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Governments have responded differently to new demands on them since the global crisis, with many raising spending on social services, some trimming public sector employment and most stabilising day-to-day running costs at a lower level. Countries should now seek to correct the steady decline in public investment since 2009, according to a new OECD report. Government at a Glance 2017 finds that government spending

averaged 40.9% of GDP in OECD countries in 2015, up from 38.8% in 2007, before the crisis. The number of government jobs as a share of total employment remained little changed at 18.1% in 2015 versus 17.9% in 2007, although some countries have reported workforce reductions.

While ageing populations and high unemployment drove up social costs to 41% of overall spending in 2015 from 37% in 2007, governments used cost cuts and better efficiency to trim running costs to 37% of spending from 39%. Meanwhile, despite low interest rates, public investment has declined from a 2009 peak of 9.3% of spending to 7.7% in 2015. 

Government spending as a share of GDP is highest in France (56.5% in 2016) followed by Finland (56.1%) and Denmark (53.6%).  Spending was lowest in 2015 (latest data available) in Mexico (24.5%), Ireland (29.5%) and Korea (32.4%).  On average, government employment dipped in 2011-12 then rebounded over 2014-15. The share of government employment decreased the most in the UK and Israel over 2007-15 and rose most in the Czech Republic, Estonia, Hungary, Slovenia and Spain. 

The fifth edition of the OECD’s biennial comparison of public sector performance in major economies, finds the biggest share of public investment (a third) goes into economic areas like transportation and energy. The next biggest share (15%) goes on defence. Restoring public investment in areas like infrastructure, technology, green energy and education should have a positive impact on future employment and healthcare, it says.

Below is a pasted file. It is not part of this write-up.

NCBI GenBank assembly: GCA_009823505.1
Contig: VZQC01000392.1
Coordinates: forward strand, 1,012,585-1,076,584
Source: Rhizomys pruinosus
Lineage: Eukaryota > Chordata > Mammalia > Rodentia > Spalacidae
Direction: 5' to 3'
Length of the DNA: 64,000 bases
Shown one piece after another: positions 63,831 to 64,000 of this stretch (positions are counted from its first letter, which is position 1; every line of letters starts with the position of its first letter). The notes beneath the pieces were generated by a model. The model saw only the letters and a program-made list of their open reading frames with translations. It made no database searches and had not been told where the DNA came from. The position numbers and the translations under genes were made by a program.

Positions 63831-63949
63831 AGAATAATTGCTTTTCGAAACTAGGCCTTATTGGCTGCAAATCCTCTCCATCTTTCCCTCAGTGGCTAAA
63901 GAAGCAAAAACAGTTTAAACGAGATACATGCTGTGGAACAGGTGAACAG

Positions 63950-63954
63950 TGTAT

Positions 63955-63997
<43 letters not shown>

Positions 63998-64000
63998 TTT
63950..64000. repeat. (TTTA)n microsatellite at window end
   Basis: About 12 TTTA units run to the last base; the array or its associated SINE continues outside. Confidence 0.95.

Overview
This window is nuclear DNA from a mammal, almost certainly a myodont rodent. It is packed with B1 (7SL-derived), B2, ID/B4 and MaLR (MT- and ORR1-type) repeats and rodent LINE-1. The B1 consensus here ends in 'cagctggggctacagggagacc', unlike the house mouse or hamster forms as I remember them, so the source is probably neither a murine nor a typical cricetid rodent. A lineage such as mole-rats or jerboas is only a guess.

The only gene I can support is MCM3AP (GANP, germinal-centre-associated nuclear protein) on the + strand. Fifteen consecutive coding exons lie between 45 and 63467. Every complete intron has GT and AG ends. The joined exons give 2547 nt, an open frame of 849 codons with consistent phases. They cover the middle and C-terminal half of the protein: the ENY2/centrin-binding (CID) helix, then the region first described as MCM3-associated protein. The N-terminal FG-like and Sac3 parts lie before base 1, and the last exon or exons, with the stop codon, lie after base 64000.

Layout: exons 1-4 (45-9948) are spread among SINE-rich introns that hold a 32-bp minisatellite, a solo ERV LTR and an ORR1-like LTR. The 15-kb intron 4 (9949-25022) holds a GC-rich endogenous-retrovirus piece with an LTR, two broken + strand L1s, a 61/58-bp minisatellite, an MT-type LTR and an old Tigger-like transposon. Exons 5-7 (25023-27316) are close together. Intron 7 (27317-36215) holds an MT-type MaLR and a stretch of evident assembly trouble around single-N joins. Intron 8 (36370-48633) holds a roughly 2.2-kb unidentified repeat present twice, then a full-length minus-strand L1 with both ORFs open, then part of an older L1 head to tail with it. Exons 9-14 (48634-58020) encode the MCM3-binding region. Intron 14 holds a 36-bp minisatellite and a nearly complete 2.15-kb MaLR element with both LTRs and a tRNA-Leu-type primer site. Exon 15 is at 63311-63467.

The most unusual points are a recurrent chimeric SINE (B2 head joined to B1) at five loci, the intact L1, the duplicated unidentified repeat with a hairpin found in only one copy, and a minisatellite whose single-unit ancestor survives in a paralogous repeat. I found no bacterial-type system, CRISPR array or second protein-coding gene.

Working to further improve efficiency and productivity, including through the use of spending reviews, performance evaluation and behavioural insights, and focusing on key areas like public procurement in the health sector could generate more savings that could be channelled into much-needed public investment.

2016 survey data in the report on pay in central government shows a tendency to reward managerial responsibility over technical specialisation. On average, top-level managers earn 27% more than senior managers, 72% more than middle managers, 2.6 times more than senior professionals and four times more than support staff. Adjusted for GDP per capita to account for differences in economic development, top-ranking and middle managers earn the most in Mexico and Colombia and the least in Iceland and Norway. The pay difference between top and middle managers is the highest in Australia, Chile, Canada and the UK.

The report also looks at the pay of public agents like police, immigration officers and tax inspectors. It finds that police officers on central government payroll earn an average of USD 64,795 (at purchasing power parity) while police inspectors earn USD 81,952. Adjusted for differences in GDP per capita, police officers earn the most in Greece, Spain and Portugal.

Other key findings include:  Denmark, Norway and Sweden have the highest levels of government employment, at nearly 30% of total employment. Asian countries rely less on public sector staff with government jobs making up only 6% of employment in Japan and 7.6% in Korea. 

The most decentralised OECD countries are Switzerland, with over 90% of government staff working at the sub-central level, then Canada and Japan. The most centralised are Turkey and Ireland with around 90% employed at the central level of government.  Central government revenues in the OECD area were 72.5% financed by taxes in 2015 (from 47.6% in Norway to 91% in Belgium), 16.1% by social contributions (the highest being the US at 33.7%), and the rest by asset sales, grants and other revenues. The use of spending reviews has jumped since the crisis, with 23 OECD countries using them in 2016 versus 16 in 2011. Ten countries (Canada, Greece, Ireland, Italy, Latvia, Luxembourg, Sweden, Switzerland, Mexico and the UK) say spending reviews helped them meet 90% or more of their fiscal objectives but nine could not assess their success. The share of OECD citizens voicing confidence in their governments fell to 42% in 2016 from 45% in 2007 (2016 Gallup World Poll.) The greatest loss of trust is in Chile, Finland, Greece and Slovenia. Over two-thirds of OECD citizens are satisfied with their healthcare and education systems, but only 55% trust the judicial system and courts.

Women make up 53% of judges in OECD countries but only 29% of parliamentarians and 28% of ministers. Canada, France, Slovenia and Sweden have gender parity in cabinet posts as of 2017, but women hold only one post in Turkey and zero in Hungary.

The use of digital government services has tripled in OECD countries since 2006, with around 36% of OECD citizens submitting forms via public authorities’ websites in 2016.

 

 

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